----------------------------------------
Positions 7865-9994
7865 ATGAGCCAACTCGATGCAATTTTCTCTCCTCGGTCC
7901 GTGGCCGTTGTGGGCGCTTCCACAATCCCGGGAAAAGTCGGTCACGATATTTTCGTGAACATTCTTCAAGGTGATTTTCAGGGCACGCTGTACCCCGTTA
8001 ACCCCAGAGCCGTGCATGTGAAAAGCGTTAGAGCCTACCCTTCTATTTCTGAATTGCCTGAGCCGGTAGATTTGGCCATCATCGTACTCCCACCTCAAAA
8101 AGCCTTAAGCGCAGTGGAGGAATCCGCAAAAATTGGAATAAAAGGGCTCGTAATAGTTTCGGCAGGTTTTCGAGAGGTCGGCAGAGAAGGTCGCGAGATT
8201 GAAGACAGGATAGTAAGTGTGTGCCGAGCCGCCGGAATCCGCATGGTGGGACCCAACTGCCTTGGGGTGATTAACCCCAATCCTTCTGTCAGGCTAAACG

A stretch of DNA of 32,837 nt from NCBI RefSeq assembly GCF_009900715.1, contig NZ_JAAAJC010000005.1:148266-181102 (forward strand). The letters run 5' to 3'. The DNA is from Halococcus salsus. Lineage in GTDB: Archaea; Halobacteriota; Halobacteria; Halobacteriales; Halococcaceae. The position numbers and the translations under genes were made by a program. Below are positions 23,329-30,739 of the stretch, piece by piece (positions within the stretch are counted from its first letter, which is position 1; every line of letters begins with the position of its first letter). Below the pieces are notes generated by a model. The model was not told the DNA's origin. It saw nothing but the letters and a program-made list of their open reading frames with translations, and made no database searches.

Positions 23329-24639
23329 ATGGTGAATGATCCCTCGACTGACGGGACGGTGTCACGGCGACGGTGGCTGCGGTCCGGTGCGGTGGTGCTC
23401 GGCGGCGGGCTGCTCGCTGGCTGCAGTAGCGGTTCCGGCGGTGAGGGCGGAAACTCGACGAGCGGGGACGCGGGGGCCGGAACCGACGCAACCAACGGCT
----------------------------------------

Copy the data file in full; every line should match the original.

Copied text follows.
Positions 7865-9994
7865 ATGAGCCAACTCGATGCAATTTTCTCTCCTCGGTCC
7901 GTGGCCGTTGTGGGCGCTTCCACAATCCCGGGAAAAGTCGGTCACGATATTTTCGTGAACATTCTTCAAGGTGATTTTCAGGGCACGCTGTACCCCGTTA
8001 ACCCCAGAGCCGTGCATGTGAAAAGCGTTAGAGCCTACCCTTCTATTTCTGAATTGCCTGAGCCGGTAGATTTGGCCATCATCGTACTCCCACCTCAAAA
8101 AGCCTTAAGCGCAGTGGAGGAATCCGCAAAAATTGGAATAAAAGGGCTCGTAATAGTTTCGGCAGGTTTTCGAGAGGTCGGCAGAGAAGGTCGCGAGATT
8201 GAAGACAGGATAGTAAGTGTGTGCCGAGCCGCCGGAATCCGCATGGTGGGACCCAACTGCCTTGGGGTGATTAACCCCAATCCTTCTGTCAGGCTAAACG

A stretch of DNA of 32,837 nt from NCBI RefSeq assembly GCF_009900715.1, contig NZ_JAAAJC010000005.1:148266-181102 (forward strand). The letters run 5' to 3'. The DNA is from Halococcus salsus. Lineage in GTDB: Archaea; Halobacteriota; Halobacteria; Halobacteriales; Halococcaceae. The position numbers and the translations under genes were made by a program. Below are positions 23,329-30,739 of the stretch, piece by piece (positions within the stretch are counted from its first letter, which is position 1; every line of letters begins with the position of its first letter). Below the pieces are notes generated by a model. The model was not told the DNA's origin. It saw nothing but the letters and a program-made list of their open reading frames with translations, and made no database searches.

Positions 23329-24639
23329 ATGGTGAATGATCCCTCGACTGACGGGACGGTGTCACGGCGACGGTGGCTGCGGTCCGGTGCGGTGGTGCTC
23401 GGCGGCGGGCTGCTCGCTGGCTGCAGTAGCGGTTCCGGCGGTGAGGGCGGAAACTCGACGAGCGGGGACGCGGGGGCCGGAACCGACGCAACCAACGGCT